A radioactive sticker hangs on the side of a container holding uranium concentrate, commonly known as U3O8 or yellowcake, in the Uvanas processing facility in Kyzemshek, Kazakhstan. (Photographer: Daniel Acker/Bloomberg News)

Nuclear Weapons: What Are They Good For?

(Bloomberg Opinion) -- With both China and Russia now threatening U.S. global primacy, the world has entered a new era of great-power competition. The struggle is playing out in diplomacy, trade, and politics, of course. But some of its gravest implications are military.

Ukraine and the South China Sea are only the most obvious hot spots. The three countries are vying for influence from East Africa to Latin America to the ever-melting Arctic. And as President Donald Trump made clear with his recent decision to withdraw from America’s 1987 Intermediate-Range Nuclear Weapons Treaty with Russia, the threat of nuclear conflict may be rising again to Cold War levels.

The challenge for today’s military planners is to prevent nuclear war as thoroughly as their Cold War predecessors did. For it’s true that, since 1945, no atomic weapons have been dropped in anger. With the potential exception of the Cuban missile crisis, the possibility never came very close. And over the past three decades, the major powers’ nuclear arsenals have steadily been reduced.

Nuclear Weapons: What Are They Good For?

The removal of the ex-Soviet arsenal from the newly independent states in the 1990s was a military and diplomatic success story. And although a handful of countries have joined the nuclear club with small arsenals, only one of them — North Korea — is a rogue state, and no terrorist group has obtained even a dirty bomb.

In 1986, nearly 65,000 warheads existed around the globe; today, there are roughly 10,000. And except, again, for North Korea, nuclear-weapons testing has ceased. 

Now, all that progress is in danger of being rolled back. With the demise of the Intermediate-Range Nuclear Forces Treaty, new efforts toward nuclear deterrence are needed, with all three major powers involved.

As it did during the Cold War, the U.S. will want to simultaneously blunt the nuclear threats posed by Russia and China and bolster its own nuclear arsenal for the purpose of deterrence. But today its choices of weaponry will need to be different.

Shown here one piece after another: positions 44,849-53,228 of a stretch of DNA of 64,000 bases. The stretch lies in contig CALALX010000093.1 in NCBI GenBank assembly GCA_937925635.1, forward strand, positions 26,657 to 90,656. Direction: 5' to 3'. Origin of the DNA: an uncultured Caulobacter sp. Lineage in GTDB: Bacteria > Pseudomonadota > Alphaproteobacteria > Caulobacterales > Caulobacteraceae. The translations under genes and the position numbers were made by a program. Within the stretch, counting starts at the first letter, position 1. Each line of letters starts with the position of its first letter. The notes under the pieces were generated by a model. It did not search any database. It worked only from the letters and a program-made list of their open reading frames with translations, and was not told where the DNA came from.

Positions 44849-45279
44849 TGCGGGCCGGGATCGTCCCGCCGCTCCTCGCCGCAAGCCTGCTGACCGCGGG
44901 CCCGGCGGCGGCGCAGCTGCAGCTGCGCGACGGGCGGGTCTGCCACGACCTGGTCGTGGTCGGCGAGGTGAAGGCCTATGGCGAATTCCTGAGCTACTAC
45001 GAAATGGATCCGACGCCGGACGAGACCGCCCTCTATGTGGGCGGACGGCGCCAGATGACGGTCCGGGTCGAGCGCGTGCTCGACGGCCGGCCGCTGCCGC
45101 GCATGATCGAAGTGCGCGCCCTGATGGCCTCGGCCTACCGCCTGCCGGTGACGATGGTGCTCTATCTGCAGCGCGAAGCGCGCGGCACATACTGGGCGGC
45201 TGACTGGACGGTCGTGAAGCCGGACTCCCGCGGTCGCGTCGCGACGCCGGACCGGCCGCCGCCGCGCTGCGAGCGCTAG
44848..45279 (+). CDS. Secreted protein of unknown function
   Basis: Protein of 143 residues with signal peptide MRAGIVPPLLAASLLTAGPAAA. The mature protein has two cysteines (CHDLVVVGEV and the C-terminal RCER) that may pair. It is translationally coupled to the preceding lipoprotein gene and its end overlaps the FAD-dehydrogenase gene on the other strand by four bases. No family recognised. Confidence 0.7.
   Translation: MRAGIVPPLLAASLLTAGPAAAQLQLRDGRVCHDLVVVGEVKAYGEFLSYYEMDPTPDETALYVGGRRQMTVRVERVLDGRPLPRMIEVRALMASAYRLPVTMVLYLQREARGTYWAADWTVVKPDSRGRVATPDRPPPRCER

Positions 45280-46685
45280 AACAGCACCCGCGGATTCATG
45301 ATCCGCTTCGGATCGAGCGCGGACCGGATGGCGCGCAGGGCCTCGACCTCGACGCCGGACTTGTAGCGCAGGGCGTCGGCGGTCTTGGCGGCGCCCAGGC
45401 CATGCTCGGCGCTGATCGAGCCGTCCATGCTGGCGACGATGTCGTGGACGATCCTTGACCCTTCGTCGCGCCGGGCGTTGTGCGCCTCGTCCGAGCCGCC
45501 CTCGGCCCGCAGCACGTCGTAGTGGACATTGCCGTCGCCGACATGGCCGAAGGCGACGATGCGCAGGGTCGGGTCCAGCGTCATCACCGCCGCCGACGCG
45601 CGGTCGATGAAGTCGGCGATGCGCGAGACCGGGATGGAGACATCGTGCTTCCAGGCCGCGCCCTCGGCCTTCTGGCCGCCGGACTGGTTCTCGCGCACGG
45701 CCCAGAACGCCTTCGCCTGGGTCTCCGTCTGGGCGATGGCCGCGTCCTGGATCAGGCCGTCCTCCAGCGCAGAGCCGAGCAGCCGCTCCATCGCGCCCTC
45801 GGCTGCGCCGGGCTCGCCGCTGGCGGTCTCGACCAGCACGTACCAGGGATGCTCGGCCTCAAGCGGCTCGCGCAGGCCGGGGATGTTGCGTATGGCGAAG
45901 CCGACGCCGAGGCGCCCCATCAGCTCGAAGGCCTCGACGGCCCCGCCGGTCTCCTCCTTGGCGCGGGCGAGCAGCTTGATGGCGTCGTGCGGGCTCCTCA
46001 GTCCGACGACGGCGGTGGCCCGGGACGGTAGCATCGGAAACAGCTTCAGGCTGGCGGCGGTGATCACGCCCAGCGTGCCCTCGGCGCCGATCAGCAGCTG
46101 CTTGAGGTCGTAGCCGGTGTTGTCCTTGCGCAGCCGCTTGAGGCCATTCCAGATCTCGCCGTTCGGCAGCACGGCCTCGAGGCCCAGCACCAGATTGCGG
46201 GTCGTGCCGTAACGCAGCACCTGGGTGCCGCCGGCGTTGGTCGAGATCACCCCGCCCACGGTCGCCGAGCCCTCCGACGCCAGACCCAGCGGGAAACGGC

Nuclear Weapons: What Are They Good For?

Back when the U.S. stood off against the Soviet Union, deterrence was based largely on the concept of mutually assured destruction. The likelihood of annihilation presumably kept either side from doing something thoughtless. Now, the nuclear powers are increasingly considering a different strategy that involves the use of nuclear weapons with yields low enough to limit their destruction to a discrete battlefield.

Unlike a Russian intercontinental ballistic missile capable of devastating all of New York City, for example, a tactical nuke could be small and precise enough to take out lower Manhattan but leave much of the suburbs unscathed. Such a weapon could be deployed to buy time in fighting a conventional war — say, if Chinese troops were to overrun Taiwan or Russians were to move into the Baltics.

Nuclear Weapons: What Are They Good For?

This strategy is one Russia appears to already envision. According to the Trump administration’s recent Nuclear Posture Review, Moscow’s “escalate to de-escalate” scenario for conventional battles involves using tactical nuclear strikes weak enough to make a full-blown atomic response seem disproportionate. The review recommended expanding the U.S. arsenal of battlefield weapons as a “flexible” nuclear option.

This potential change in posture is leading some U.S. military planners to reconsider its age-old nuclear triad, which relies on weapons positioned on land, at sea and in the air. The land-based weapons, in particular, may no longer be worth the expense. These are the massive intercontinental ballistic missiles held in underground silos in the Great Plains.

The Minuteman III carries up to three thermonuclear warheads, with a total destructive power nearly 100 times that of the bomb dropped on Hiroshima. It is devastatingly accurate, able to strike within 200 yards of its target after an 8,000-mile journey in and out of the atmosphere. But once it is launched, it cannot be turned back. What role is there for such a doomsday machine in a limited nuclear war?